Other research supporting this found that you could be losing nearly half of your visitors if your site takes longer than 3 seconds to load and 11% of your page views for every 1 second delay.

Faster websites get more traffic. More traffic equals more prospects.

Who doesn’t want more prospects?

Digital Marketing Costs More

Google has been very clear that landing page experience impacts your Adwords Quality Score, your Ad Rank and hence your advertising costs. They specifically mention page speed!

If you have a slow website, you are providing a poor landing page experience and you will have a higher bounce rate.

Most SEM is on a Pay Per Click basis. Every time a paid user bounces from your site, you have wasted that click. Each click also costs you more because of the poor landing page experience!

This means you have to spend more on Adwords to get more customers because your conversion rate is low and your landing page is poor.

Same goes for your Facebook and LinkedIn ads. You paying them to drive people to your slow website. If your website is slow, they are much less likely to convert and you waste precious marketing dollars. 

Your Unprofessional Brand 

This relates to user experience but is a bit broader. A slow website says a lot about your brand. It says you lack professionalism.

Websites are cheap. Yep, even $20-30K is not much to spend on your most important sales rep – your website! It even works for you 24/7 and never complains.

Having a slow website indicates that you don’t care and cut corners on your most important sales representative. Cutting corners is unprofessional.

It’s just like the front door to your physical store being rusted shut. No-one wants to enter, let alone buy from you.

You Annoy Mobile Visitors (Especially)

Mobile traffic is continuing to grow and in many sectors it already accounts for more traffic than desktops. There are already more mobile than desktop users worldwide!

Mobile networks can be slow and mobile users are impatient. This is one of the reasons why Google is pushing for Accelerated Mobile Pages (AMP) and is boosting rankings of fast websites when searched on mobile.

Less Foot Traffic

Most people do online research before purchasing physical products and services. To be precise, research indicates that 82% of people research online before making a large purchase.

Your slow website means you get less web traffic and the visitors you do manage to attract don’t spend much time on your website.

Guess what?

It means you won’t be in their consideration set. They are less likely to visit your physical location and buy your products and services. They are probably at your competitor’s shop instead.

4 Free Tools That Tell You Why Your Site is Slow

It may seem to you that your site is “pretty quick”. But is it actually? Does it match Google’s expectation of “quick”?

Thankfully, there are tons of free online tools available that will tell you just how well it performs and what you can do about it.

Here are our 4 favourite free tools to check your website’s speed and performance.

Google PageSpeed Insights

Google’s PageSpeed Insights is a great tool to work out just how well your website is structured technically.

PageSpeed Insights checks to see if a particular page has applied common performance best practices. It provides a score ranging for 0 to 100 points for both Mobile and Desktop experiences, broken into one of the following three categories:

  • Good: The page applies most performance best practices and should deliver a good user experience.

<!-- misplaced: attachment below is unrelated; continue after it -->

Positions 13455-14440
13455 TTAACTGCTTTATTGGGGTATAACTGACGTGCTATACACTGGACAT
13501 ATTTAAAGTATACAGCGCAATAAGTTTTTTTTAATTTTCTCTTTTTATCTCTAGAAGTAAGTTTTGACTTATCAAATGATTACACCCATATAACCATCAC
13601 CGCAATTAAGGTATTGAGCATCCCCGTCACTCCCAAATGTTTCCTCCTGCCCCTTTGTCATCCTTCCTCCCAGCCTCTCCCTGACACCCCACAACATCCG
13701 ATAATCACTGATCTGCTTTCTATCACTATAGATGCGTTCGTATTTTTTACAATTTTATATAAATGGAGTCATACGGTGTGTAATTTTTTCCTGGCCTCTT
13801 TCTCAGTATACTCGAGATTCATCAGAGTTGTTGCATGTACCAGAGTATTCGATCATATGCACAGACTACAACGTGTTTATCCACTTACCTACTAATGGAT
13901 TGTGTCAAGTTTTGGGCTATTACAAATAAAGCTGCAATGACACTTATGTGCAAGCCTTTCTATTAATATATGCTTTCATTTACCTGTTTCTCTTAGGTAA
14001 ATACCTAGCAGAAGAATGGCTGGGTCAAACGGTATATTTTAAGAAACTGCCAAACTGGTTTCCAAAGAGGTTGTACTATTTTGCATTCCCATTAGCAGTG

• Needs Work: The page is missing some common performance optimisations that may result in a slow user experience.
  • Poor: The page is not optimised and is likely to deliver a slow user experience.

Based on the page’s score, you get detailed feedback on what you need to do to speed it up.

wordpress 100% on google pagespeed insights

Image optimisation is often low hanging fruit for improving website speed and Google Pagespeed Insights even allows you to download optimised images for your site!.


YSlow is/was a great tool provided by Yahoo! While, it’s a little out of date nowadays, it still gives you loads of insight into what you can do to improve your website’s performance.

YSlow analyzes web pages and why they’re slow based on Yahoo!’s rules for high performance web sites

It’s available as a free plugin for Google Chrome.

yslow website speed test


GTMetrix hooks into both the Google Pagespeed Insights and YSlow APIs and allows you to measure your site’s performance from various locations around the world.

The free plan is pretty decent and allows you to track a bunch of sites. You can upgrade to paid plans to monitor more sites and access their API.

GTMetrix is an awesome tool. We use it extensively, especially when onboarding new clients.

gtmetrix website speed


Sitespeed.io is a set of open source tools that helps make web pages faster.

It is immensely powerful but it is not for the fainthearted. You must host it yourself, use the tools from your command line or build it into your own applications.

We think it’s awesome.

Sitespeed.io consists of a number of separate tools:

  • Coach gives you performance advice based on best practices for your site.
  • Browsertime collects metrics and HAR files from your browser.
  • Chrome-HAR creates a HAR file from Chrome Debugging Protocol data.
  • Compare makes it easy to find regressions comparing HAR files.
  • PageXray converts a HAR file to a usable JSON structure that tells you more about your page.

Sitespeed.io is the main tool that uses all the previously mentioned tools and add supports for testing multiple pages as well as adds the ability to report the metrics to a Graphite DB.

We use our own custom fork of sitespeed.io to monitor our client’s web performance. 

sitespeed.io website speed

5 Articles On How To Speed Up Your Website

There are tons of articles on the web about how to speed up your website.

Instead of regurgitating more the same, here are links to some of these wonderful resources from leaders in the field.

You’ll notice that most of these articles pretty much say the same things. This is a good thing! It means you don’t have to reinvent the wheel.

It takes a lot of time to do these things properly, and ensure they are maintained. This is why we keep all of our hosting clients fast & found.